Former U.S. Food and Drug Administration Commissioner Robert Califf is expected to return to the regulatory agency after President Joe Biden nominated the cardiologist for the position. According to the Washington Post, if confirmed by the Senate, Califf would take over an agency poised to make key decisions on the vaping industry, as well as coronavirus vaccines and treatments while facing criticism of recent controversial drug approvals and widespread burnout due to the ongoing pandemic.
Califf previously served as commissioner for nearly a year in Obama’s second administration after an overwhelming vote in his favor. The White House has not finalized its decision, and the people with knowledge cautioned the situation could still change. But nine months into its search for a permanent FDA chief, Califf is now viewed as the leading candidate for the job.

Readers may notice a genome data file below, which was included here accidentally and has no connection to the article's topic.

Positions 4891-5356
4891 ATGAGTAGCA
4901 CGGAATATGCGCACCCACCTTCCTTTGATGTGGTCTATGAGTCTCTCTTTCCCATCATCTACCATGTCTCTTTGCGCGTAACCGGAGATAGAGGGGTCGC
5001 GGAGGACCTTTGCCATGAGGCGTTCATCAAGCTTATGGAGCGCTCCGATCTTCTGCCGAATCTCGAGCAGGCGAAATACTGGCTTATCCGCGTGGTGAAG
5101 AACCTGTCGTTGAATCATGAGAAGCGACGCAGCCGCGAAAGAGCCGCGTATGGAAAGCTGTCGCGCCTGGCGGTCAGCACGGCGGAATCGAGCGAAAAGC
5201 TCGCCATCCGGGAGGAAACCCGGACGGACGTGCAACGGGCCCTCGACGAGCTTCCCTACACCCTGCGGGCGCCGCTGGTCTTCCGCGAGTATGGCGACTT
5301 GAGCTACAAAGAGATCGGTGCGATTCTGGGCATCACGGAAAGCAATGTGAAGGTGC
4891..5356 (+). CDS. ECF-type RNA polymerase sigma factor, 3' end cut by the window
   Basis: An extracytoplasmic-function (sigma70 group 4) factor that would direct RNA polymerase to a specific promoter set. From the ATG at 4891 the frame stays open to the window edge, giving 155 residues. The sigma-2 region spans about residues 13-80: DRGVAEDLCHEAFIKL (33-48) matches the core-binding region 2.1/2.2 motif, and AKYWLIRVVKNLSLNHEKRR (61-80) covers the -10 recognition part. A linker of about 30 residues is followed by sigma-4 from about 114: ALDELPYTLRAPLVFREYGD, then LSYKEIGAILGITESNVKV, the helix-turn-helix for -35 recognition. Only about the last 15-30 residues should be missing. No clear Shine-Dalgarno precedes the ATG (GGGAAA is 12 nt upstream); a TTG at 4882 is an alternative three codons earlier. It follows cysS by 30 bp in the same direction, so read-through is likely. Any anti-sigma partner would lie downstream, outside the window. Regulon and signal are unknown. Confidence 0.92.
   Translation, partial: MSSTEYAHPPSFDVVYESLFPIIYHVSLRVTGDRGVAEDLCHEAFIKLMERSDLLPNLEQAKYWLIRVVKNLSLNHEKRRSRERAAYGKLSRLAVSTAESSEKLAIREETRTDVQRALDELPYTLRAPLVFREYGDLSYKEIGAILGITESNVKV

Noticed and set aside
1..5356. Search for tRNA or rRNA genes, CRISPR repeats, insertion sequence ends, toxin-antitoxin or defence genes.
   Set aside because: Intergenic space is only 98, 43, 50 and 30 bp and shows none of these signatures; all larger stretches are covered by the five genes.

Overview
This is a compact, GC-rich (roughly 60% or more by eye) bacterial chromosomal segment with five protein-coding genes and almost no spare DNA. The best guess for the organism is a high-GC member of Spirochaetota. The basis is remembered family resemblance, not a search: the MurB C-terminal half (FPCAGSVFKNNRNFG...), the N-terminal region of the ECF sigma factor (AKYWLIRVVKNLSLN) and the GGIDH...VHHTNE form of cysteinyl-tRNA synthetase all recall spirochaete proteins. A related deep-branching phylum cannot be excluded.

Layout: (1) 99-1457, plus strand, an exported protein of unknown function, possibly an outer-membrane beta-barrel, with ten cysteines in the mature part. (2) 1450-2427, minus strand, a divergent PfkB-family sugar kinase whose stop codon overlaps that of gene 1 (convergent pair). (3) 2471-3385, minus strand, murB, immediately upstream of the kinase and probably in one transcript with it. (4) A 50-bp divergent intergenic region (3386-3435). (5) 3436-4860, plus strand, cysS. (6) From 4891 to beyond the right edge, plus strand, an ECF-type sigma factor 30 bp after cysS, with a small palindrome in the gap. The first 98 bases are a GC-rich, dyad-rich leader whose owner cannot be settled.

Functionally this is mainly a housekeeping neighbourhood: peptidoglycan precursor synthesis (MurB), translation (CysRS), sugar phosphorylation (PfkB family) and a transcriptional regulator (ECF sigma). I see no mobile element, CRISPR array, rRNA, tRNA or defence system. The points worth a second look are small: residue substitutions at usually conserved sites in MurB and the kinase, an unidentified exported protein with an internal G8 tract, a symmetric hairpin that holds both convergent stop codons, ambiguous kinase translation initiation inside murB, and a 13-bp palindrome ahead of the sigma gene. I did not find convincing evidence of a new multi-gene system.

Despite the agency’s prominent role in the nation’s coronavirus response, it has been without a permanent leader since Biden took office in January. Califf would replace acting Commissioner Janet Woodcock, the agency’s longtime drug chief, who has helmed the agency for nine months. Califf returned to cardiology after his tenure at FDA and currently works for the Duke Clinical Research Institute, but also took a position leading health policy at Google’s parent company Alphabet in 2019.
While he garnered support from many senators in his 2016 confirmation process, Sen. Bernie Sanders (I-Vt.) voiced concerns about his industry ties and said he could oppose the vote. Califf at the time had written papers with pharmaceutical industry executives and consulted for drug and device makers.